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Aberrant carotid artery
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Aberrant carotid artery

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Contributors: Ryan Hoefen MD, PhD
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Synopsis

Embryonically derived variant of the internal carotid artery. May have enlarged collaterals in the middle ear and be seen as a retrotympanic vascular mass. Characterized by choking or globus sensation, otalgia, hearing loss, aural fullness, vertigo, pulsatile tinnitus, and mass behind the tympanic membrane. May be associated with obstructive sleep apnea. May be discovered inadvertently upon imaging or surgery for another disorder. Complications may be fatal due to hemorrhage, particularly if surgeon is unaware of the aberrant carotid in the vicinity of the temporal bone or tonsils.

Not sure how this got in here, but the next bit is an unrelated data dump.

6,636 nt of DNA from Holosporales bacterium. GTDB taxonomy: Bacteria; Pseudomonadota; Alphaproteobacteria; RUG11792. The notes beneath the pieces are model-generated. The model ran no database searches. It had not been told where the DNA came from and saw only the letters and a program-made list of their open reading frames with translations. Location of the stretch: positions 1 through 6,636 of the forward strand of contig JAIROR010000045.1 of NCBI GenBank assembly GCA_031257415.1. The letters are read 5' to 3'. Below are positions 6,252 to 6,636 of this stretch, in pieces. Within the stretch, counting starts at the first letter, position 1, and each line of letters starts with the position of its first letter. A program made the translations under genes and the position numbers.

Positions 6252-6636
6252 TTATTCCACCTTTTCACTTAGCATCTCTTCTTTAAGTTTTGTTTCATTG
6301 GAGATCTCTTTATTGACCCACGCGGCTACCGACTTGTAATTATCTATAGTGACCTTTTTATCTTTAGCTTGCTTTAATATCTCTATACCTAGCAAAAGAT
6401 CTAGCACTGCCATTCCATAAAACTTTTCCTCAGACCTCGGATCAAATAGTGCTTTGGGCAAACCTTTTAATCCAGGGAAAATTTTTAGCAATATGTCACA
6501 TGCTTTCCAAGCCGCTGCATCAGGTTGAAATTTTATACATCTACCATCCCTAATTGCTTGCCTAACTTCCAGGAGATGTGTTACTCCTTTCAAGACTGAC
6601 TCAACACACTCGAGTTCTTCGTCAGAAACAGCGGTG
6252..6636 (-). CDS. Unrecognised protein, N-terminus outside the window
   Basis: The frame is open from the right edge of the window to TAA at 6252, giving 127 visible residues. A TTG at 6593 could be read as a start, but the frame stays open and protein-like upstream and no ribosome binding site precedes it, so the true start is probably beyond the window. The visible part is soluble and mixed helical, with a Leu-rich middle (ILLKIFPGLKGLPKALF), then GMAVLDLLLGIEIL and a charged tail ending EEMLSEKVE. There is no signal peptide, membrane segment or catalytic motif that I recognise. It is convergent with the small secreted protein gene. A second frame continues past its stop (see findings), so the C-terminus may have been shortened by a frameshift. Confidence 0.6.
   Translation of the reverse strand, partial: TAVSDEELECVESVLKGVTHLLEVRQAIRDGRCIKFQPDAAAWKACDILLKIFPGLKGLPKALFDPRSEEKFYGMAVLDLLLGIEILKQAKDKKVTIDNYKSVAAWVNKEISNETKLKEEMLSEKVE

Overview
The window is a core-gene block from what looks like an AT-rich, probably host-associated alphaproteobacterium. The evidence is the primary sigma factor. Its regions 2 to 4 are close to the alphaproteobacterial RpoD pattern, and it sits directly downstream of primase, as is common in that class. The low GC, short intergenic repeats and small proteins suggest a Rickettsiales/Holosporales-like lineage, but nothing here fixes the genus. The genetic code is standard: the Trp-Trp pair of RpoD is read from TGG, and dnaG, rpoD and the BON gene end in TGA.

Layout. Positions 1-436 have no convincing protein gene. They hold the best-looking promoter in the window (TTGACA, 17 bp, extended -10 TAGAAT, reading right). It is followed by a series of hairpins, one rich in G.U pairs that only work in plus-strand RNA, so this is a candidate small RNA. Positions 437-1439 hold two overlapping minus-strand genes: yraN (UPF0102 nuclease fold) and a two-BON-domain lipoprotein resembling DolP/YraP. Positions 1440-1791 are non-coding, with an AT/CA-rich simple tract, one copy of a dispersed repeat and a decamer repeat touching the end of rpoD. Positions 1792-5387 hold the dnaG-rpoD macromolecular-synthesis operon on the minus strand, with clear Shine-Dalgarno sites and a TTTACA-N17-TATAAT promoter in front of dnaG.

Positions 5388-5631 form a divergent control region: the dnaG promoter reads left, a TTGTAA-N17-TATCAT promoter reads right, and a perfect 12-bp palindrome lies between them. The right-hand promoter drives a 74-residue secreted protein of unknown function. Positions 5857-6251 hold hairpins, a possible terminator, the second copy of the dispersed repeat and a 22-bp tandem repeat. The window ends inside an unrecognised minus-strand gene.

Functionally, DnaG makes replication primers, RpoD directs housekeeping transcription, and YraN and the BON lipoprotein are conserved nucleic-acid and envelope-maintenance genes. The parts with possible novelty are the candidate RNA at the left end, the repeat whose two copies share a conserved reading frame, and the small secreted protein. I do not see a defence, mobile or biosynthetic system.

Conservative management by observation is called for, generally avoiding surgery due to the high risk for bleeding or death. For severe and troublesome symptoms (hearing loss, pulsatile tinnitus, chronic middle ear infection), surgical treatment may be indicated with careful balancing of the risks. The aberrant artery may be covered with silicone or fascia and bone grafts to reposition and protect it from unintended damage during ear surgery.

Codes

ICD10CM:
H74.90 – Unspecified disorder of middle ear and mastoid, unspecified ear

SNOMEDCT:
68996008 – Disorder of middle ear

Differential Diagnosis & Pitfalls

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Last Updated: 08/31/2016
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Aberrant carotid artery
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Aberrant carotid artery : Choking, Hearing loss, Pulsatile tinnitus, Globus sensation
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